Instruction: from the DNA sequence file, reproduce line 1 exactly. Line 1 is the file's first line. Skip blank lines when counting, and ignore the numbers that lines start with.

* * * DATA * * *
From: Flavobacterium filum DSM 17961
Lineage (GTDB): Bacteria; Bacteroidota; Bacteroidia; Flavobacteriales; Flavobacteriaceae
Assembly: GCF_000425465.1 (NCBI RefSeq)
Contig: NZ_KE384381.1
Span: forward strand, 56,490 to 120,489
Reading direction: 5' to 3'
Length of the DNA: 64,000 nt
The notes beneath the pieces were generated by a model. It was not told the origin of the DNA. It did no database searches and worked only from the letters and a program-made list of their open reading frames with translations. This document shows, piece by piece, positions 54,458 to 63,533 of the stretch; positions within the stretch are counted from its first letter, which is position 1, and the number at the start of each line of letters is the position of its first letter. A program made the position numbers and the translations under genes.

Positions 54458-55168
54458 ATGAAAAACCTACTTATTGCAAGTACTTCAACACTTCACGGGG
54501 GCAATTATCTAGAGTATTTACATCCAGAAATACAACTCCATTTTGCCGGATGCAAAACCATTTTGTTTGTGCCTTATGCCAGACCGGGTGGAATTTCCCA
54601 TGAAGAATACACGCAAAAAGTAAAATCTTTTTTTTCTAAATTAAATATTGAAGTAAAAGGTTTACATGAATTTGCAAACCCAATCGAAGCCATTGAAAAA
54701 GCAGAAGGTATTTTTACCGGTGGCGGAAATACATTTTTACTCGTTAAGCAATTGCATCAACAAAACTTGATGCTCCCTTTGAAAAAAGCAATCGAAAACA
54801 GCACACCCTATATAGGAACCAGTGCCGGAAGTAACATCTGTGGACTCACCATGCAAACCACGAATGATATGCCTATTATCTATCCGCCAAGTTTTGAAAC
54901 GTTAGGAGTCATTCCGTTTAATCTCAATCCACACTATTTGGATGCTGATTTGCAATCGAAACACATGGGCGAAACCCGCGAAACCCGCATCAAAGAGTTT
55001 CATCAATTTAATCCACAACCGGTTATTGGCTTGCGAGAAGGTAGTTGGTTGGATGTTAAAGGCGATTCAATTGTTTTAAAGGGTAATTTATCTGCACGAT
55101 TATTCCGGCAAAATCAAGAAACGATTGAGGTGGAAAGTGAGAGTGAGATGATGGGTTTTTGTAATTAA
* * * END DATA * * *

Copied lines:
From: Flavobacterium filum DSM 17961